Building Safety – Registering high-rise residential buildings: Update May 2023
The latest Building Safety Q&A compiled by NHMF Best Practice Adviser, Andrew Burke
Building Safety: Applying to register high-rise residential buildings
Q. What do Principal Accountable Persons need to do?
A. The principal accountable person (PAP) must register each high-rise residential building. Only high-rise residential buildings must be registered.
Q. What makes a building a high-rise residential building?
A. A high-rise residential building is a structure that has:
- at least 7 floors or is at least 18 metres in height
- at least 2 residential units.
It is only these buildings that need to be registered.
Q. What is the deadline for high-rise residential buildings to be registered?
A. All occupied high-rise residential buildings must be registered by 30 September 2023. It is an offence if a building is occupied but not registered after this date.
Q. When did registration start?
A. Registration opened on 12 April 2023.
Q. Who is the Principal Accountable Person?
A. The PAP can be an individual or an organisation such as a:
- housing association
- local authority
If the PAP is an organisation, then someone within the organisation should be the single point of contact for the Building Safety Regulator. This individual should have the authority or duties relating to the safety of the building, but this does not make that person the PAP, it is the organisation that is the PAP.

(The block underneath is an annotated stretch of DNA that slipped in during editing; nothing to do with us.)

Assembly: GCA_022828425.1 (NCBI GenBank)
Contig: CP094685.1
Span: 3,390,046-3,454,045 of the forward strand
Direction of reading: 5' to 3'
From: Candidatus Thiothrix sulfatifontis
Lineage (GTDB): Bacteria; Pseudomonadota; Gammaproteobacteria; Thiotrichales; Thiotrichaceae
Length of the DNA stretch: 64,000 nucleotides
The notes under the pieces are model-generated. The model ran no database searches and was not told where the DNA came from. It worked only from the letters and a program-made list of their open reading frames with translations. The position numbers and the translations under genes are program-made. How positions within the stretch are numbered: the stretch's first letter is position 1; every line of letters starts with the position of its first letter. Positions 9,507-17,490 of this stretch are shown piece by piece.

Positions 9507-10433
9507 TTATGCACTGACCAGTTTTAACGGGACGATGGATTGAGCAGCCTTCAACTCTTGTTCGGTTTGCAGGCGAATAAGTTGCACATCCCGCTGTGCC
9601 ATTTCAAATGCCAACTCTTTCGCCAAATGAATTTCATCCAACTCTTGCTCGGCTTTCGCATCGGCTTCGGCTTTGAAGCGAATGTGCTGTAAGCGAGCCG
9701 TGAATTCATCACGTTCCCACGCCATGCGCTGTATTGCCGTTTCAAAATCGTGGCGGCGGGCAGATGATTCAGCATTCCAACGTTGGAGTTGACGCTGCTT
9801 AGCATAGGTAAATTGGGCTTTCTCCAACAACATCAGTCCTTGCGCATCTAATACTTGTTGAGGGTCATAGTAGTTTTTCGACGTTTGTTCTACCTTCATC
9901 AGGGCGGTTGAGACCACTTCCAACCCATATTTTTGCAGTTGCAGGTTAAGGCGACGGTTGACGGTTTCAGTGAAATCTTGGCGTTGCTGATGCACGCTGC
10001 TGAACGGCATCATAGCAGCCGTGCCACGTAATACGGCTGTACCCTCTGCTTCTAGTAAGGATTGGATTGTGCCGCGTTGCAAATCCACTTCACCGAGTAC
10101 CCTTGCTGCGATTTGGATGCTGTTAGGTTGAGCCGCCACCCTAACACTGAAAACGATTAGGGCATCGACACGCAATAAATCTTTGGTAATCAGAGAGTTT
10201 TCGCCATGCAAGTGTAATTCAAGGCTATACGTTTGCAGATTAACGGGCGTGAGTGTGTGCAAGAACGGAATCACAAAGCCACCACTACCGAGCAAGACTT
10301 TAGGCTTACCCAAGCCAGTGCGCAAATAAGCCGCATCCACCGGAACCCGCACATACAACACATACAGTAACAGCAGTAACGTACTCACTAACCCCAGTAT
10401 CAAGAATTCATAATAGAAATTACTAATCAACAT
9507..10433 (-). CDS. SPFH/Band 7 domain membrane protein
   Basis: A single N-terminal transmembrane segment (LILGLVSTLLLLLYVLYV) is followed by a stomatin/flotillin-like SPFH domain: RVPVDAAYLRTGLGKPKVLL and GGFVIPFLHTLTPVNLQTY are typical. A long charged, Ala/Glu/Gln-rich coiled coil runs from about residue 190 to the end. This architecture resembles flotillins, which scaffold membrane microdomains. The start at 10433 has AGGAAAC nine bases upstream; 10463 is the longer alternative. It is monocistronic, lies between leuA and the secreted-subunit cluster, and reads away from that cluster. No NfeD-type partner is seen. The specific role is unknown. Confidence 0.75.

Q. What do they need to do?
- the number of floors at or above ground level
- its height in metres
- the number of residential units
- the year it was originally built
- its address or addresses
The BSR has also produced a video to help with registration.
Each application should provide information about the building’s structure and safety. This information can be added to your application from May 2023. There is no additional fee for submitting the structure and safety information.
Q. How much does it cost?
A. There is a £251 registration fee per high-rise residential building.
Q. What happens after registration?
A. After paying and submitting your registration application, the BSR will review the details to confirm the building should appear in the register. The BSR may request more information or contact you if it thinks the building does not need to be registered. The information provided during registration will help you when you start to assess the building’s risks as part of your safety case report. It will also be used by the Building Safety Regulator to help it prioritise buildings for the building assessment certificate process from April 2024.
Q. Where can I find out more information?
A. The Building Safety Regulator is running a campaign that includes a video on registering high-rise residential buildings.
The BSR also publishes a free BSR eBulletin that gives regular updates and alerts on the building safety reforms. Landlords should sign up to the BSR eBulletin.